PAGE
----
by John D. Morris, Ph.D.
“Rest in the LORD, and wait patiently for Him: fret not thyself because of him who prospereth in his way. . . . A little that a righteous man hath is better than the riches of many wicked” (Psalm 37:7,16).
Today it seems that everyone wants riches. It is bad enough that the non-Christian yuppie will sacrifice all for riches, but a materialistic mindset has even spilled over into Christendom.
Make no mistake! There are Scriptural promises that “God shall supply all your need according to His riches in glory by Christ Jesus” (Philippians 4:19) and even promises that He may reward diligence and hard work, as well as generosity, with financial gain. But there are many more Scriptural passages which warn against riches and their pursuit: Matthew 6:19–21; Mark 4:19; I Timothy 6:6–19; etc. God may bring riches our way as a gift of His grace, but if He does, such resources should be used properly, all the while maintaining a Biblical perspective toward them.
Whether the Christian has much or little, the Bible insists that we “Let (our) conversation [manner of life] be without covetousness; and be content with such things as (we) have: for He hath said, I will never leave thee, nor forsake thee” (Hebrews 13:5). We have needs! Our Father knows that, and has promised to supply!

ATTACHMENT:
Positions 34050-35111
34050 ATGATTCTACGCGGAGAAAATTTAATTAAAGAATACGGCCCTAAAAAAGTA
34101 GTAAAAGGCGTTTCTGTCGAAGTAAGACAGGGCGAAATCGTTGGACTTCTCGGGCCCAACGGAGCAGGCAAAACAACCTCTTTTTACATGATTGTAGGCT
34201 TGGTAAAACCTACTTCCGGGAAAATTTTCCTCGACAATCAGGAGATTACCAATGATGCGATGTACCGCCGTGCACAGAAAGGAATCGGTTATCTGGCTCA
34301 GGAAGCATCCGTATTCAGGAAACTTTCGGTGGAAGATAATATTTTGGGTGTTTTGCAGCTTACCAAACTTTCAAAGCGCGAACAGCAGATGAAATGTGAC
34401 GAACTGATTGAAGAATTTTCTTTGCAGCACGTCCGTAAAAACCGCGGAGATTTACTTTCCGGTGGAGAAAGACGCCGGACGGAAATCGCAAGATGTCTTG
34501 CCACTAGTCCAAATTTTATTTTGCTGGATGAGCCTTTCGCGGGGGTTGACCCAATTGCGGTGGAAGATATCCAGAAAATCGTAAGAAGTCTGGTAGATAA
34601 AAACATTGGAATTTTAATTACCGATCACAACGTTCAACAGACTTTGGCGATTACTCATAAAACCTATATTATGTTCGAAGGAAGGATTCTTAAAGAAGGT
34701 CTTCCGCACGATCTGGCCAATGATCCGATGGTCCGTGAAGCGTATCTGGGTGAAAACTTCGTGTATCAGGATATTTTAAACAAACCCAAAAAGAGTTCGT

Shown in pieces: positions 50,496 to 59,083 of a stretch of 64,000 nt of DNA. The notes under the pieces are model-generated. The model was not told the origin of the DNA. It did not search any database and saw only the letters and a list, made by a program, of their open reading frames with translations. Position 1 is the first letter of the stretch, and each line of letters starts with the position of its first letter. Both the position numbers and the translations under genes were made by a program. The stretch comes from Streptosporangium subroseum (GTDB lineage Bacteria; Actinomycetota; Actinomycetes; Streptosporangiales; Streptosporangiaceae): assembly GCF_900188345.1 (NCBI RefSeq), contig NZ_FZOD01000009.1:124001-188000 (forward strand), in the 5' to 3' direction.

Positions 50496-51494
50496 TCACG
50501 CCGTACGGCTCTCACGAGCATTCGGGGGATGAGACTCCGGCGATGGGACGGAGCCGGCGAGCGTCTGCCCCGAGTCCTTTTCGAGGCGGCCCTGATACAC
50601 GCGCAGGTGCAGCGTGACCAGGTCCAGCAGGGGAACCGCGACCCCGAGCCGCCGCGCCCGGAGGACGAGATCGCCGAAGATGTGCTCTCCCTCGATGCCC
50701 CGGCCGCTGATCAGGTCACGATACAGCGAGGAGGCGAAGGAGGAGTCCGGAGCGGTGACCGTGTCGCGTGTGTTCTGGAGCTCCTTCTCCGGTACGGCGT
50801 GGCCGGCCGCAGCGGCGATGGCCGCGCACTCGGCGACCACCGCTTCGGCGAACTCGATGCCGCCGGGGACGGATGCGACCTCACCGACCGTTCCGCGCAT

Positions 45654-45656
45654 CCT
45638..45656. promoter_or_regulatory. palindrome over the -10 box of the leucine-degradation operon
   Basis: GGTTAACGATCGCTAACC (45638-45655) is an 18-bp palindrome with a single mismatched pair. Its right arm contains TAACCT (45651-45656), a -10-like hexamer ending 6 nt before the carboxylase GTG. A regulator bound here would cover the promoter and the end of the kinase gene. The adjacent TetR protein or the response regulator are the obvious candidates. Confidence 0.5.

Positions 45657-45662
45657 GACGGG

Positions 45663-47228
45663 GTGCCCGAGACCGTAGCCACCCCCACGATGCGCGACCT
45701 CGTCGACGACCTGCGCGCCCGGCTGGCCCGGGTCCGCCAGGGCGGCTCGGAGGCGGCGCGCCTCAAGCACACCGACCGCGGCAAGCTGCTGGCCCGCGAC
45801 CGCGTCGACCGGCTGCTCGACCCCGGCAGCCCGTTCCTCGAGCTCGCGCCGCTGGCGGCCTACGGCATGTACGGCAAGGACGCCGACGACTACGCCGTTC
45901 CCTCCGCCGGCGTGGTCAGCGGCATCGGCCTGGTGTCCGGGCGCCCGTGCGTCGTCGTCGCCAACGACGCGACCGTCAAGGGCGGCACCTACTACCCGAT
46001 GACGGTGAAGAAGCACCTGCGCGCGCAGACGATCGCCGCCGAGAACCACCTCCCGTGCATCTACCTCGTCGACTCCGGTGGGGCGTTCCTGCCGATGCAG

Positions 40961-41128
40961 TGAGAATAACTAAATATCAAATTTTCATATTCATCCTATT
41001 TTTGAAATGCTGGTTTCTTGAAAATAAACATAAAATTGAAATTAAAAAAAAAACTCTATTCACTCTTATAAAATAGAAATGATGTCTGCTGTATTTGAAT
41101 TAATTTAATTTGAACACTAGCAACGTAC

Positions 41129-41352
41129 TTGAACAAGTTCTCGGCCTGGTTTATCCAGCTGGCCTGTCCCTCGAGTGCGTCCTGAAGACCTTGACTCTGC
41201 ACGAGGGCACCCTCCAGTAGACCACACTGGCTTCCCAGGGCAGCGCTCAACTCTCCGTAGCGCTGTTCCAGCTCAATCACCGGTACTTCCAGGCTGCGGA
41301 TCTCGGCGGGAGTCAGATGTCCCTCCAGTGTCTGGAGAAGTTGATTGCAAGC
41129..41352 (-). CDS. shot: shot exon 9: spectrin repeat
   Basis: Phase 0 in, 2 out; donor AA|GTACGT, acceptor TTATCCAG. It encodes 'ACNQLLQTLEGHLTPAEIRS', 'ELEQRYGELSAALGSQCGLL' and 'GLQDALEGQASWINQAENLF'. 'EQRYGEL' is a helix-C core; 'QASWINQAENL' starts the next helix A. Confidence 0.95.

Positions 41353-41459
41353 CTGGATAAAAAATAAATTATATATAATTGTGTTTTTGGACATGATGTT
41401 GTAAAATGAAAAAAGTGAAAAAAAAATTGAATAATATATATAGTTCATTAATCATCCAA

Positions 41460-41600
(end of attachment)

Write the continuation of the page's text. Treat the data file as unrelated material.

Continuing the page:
Contentment is a state of mind, not a bank account or a luxurious home. Paul, who by training, abilities, and profession had every reason to expect an easy life, “learned, in whatsoever state I am, therewith to be content” (Philippians 4:11). We should recognize that: “Better is a little with righteousness than great revenues without right” (Proverbs 16:8) and strive instead for Christ-likeness. “Godliness with contentment is great gain . . . having food and raiment let us be therewith content” (I Timothy 6:6,8). JDM